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Polish  model  for  Russian  debt  relief


From Prof Grzegorz W. Kolodko.

       Sir, Russia is clearly unable to repay its debt, but it should not to be allowed to default. Debt forgiveness is the answer. Western advisers, international organisations, foreign governments and investors and the Russians themselves all contributed to the mistakes that have led to Russian's current plight. It is time to share the rotten fruits of ill-advised policies.

      It would be much better for foreign creditors and Russian's government to agree quickly on a debt reduction programme. Otherwise, Russia will not be able to service the debt and the west will lose even more. A wisely managed debt reduction plan should be carried forward in three steps.

      First, 80 per cent of the debt inherited from the Soviet Union should be written off in an exchange for a programme of market reforms.  It should be designed and monitored in a similar way to the recent Polish case. When I was finance minister, I negotiated a deal with the London Club of creditors in September 1994, which reduced Poland's debt by 50 per cent. This allowed the economy to gather momentum and reassured creditors and new investors. Without this reduction Poland could not have made such remarkable progress in recent years. Reform can work only if a country is not burdened by unmanageable debt.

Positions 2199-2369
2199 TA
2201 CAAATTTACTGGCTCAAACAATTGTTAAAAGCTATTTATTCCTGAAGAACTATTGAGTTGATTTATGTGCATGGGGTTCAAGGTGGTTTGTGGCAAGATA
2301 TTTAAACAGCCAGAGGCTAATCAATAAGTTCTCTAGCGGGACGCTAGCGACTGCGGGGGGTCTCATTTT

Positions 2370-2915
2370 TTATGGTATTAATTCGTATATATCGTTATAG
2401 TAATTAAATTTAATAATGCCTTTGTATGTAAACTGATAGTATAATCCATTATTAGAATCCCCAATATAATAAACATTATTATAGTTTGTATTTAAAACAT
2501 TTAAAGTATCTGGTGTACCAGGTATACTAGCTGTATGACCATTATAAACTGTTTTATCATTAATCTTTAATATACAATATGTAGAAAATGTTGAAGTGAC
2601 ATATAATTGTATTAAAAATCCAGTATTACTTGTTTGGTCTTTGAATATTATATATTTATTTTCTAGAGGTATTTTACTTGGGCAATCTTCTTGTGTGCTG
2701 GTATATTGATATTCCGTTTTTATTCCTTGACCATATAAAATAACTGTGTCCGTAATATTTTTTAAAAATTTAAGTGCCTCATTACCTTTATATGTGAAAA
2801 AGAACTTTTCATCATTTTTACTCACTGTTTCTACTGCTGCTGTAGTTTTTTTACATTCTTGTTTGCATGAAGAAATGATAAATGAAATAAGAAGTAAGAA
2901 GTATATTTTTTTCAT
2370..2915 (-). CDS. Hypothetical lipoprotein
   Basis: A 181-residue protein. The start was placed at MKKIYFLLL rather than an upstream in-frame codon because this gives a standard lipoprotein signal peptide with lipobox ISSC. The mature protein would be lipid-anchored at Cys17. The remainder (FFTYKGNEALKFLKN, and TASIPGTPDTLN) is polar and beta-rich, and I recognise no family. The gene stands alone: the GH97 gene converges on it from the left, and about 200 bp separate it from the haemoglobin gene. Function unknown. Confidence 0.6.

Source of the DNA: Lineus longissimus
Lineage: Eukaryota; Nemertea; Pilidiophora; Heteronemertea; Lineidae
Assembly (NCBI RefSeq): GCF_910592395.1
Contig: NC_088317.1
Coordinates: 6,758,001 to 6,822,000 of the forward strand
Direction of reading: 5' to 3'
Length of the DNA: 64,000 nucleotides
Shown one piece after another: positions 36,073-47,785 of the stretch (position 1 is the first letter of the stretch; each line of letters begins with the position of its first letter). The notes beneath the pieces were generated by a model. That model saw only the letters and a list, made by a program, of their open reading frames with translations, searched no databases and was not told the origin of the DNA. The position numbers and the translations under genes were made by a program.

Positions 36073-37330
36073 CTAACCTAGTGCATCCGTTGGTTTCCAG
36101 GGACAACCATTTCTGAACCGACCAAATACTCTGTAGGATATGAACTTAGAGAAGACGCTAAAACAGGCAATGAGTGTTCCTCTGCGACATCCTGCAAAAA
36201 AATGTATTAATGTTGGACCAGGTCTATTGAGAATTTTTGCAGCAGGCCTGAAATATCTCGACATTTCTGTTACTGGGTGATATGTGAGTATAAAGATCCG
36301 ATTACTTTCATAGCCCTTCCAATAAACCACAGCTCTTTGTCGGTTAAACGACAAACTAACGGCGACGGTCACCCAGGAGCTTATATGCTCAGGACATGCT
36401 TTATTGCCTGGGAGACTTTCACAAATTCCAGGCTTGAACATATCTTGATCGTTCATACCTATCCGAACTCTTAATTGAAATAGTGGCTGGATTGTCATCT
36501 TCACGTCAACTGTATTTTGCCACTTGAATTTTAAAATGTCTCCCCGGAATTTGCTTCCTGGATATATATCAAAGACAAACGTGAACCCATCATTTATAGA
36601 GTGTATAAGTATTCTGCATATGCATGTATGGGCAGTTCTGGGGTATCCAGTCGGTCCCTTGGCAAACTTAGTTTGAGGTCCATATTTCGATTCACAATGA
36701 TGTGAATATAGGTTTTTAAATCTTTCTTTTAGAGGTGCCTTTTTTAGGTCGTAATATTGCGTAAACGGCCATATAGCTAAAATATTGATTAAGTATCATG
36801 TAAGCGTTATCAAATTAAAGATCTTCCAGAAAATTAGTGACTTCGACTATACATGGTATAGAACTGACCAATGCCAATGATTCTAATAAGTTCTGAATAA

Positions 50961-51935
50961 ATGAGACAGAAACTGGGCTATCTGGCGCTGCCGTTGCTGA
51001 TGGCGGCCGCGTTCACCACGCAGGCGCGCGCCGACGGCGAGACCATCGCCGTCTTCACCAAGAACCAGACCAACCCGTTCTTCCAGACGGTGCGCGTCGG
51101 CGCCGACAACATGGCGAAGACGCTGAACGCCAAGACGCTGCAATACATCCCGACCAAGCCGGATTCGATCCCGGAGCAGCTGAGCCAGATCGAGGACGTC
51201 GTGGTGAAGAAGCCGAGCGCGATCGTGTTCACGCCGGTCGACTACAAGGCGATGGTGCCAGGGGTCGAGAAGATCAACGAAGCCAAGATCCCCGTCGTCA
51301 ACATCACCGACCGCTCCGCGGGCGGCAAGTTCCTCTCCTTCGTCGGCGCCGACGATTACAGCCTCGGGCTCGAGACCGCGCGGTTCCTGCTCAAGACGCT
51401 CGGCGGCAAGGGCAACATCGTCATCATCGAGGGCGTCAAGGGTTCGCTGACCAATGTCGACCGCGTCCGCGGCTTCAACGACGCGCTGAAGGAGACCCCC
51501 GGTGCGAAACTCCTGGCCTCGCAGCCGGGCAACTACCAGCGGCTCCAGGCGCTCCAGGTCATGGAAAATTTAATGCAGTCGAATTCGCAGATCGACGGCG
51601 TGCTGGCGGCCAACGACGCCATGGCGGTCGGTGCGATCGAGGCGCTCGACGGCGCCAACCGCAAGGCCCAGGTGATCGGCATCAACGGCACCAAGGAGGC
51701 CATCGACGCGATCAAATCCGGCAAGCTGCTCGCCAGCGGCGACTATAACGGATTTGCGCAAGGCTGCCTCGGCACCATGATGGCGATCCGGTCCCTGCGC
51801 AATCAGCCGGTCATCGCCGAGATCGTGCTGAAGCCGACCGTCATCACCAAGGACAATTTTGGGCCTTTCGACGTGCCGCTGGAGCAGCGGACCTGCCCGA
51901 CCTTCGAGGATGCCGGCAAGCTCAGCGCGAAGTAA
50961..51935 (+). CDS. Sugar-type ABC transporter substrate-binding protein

In Russian's case, 50 per cent of the new debt  (post-1991) should be swapped for equities in companies awaiting privatisation. Such debt-to-equity swaps would be monitored by special joint body of the International Monetary Fund and the new Russian government. It would be based on strict conditionality, sequencing and international assistance towards institution building.

      Third, part of Russia's commercial debt should be exchange for special certificates, maturing over the first quarter of the next century and payable in energy - mainly Russian gas and oil. The restructuring of commercial debt ought to be linked to foreign direct investments in the energy sector and infrastructure. This part of the programme could be executed by the European Bank for Reconstruction and Development.

      Russia must be admitted to the World Trade Organisation now, after which further trade liberalisation measures could be worked out.  The World Bank should concentrate on overhauling the agriculture sector and alleviating poverty. And, of course, the international community must support the Primakov government.  


Grzegorz  W. Kolodko,

Polish minister of finance and deputy prime minister (1994-1997),Yale School of Management,

New Haven CT 06520, USA